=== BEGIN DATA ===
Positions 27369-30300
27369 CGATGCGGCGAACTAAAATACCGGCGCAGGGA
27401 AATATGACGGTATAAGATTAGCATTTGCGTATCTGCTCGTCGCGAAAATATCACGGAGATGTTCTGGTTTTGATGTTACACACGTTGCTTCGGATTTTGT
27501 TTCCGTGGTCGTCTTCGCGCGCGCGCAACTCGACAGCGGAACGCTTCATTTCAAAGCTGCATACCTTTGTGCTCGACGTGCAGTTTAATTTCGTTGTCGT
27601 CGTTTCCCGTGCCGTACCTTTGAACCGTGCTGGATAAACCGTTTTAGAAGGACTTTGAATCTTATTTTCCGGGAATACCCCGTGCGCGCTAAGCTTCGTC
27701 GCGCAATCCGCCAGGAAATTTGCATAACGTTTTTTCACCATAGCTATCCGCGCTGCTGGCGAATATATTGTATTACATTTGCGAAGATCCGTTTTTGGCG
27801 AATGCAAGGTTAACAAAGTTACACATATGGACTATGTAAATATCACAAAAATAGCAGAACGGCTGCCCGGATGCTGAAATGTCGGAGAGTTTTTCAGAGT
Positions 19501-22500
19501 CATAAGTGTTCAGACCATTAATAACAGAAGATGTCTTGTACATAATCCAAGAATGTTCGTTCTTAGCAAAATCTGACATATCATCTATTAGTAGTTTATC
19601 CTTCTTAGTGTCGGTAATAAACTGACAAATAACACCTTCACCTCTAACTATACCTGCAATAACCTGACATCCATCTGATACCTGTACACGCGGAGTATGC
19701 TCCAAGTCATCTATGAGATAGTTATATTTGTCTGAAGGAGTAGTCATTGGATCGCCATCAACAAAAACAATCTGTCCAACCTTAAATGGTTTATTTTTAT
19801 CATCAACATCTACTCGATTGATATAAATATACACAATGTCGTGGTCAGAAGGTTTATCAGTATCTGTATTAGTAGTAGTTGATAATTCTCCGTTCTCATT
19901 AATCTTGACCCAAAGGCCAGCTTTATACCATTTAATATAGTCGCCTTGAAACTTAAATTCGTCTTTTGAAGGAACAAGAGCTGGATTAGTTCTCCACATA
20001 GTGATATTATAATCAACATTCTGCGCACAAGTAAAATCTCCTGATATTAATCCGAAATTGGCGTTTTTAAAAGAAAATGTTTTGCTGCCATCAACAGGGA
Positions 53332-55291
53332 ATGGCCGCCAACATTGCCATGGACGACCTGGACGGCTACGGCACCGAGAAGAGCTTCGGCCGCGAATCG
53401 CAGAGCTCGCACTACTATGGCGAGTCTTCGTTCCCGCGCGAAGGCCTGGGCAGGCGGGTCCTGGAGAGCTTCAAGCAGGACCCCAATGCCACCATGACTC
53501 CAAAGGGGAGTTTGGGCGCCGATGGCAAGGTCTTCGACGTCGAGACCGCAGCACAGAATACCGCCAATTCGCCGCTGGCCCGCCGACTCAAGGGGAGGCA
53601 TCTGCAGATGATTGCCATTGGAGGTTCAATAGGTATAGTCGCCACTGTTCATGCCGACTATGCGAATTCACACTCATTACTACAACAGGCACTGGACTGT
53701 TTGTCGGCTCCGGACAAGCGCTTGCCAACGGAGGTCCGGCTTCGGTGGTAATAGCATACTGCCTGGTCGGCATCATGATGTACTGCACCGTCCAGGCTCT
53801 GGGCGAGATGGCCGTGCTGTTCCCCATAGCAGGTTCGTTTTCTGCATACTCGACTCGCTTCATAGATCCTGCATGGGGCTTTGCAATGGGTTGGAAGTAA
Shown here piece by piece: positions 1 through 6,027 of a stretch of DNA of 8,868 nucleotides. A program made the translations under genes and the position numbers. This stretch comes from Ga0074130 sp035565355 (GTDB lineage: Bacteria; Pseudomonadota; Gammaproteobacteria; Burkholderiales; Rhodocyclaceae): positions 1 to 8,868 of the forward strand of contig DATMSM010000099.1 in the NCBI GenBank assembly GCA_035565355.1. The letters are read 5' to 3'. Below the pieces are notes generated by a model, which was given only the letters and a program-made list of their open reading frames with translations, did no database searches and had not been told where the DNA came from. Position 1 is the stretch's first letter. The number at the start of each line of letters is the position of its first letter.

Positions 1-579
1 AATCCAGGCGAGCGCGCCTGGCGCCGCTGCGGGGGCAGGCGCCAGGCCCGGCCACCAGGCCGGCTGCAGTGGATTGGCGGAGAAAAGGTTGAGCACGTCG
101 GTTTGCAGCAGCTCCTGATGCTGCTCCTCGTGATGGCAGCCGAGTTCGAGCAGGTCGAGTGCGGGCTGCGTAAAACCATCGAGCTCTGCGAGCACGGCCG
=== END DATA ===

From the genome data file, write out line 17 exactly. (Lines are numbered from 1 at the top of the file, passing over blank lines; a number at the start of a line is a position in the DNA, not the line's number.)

53401 CAGAGCTCGCACTACTATGGCGAGTCTTCGTTCCCGCGCGAAGGCCTGGGCAGGCGGGTCCTGGAGAGCTTCAAGCAGGACCCCAATGCCACCATGACTC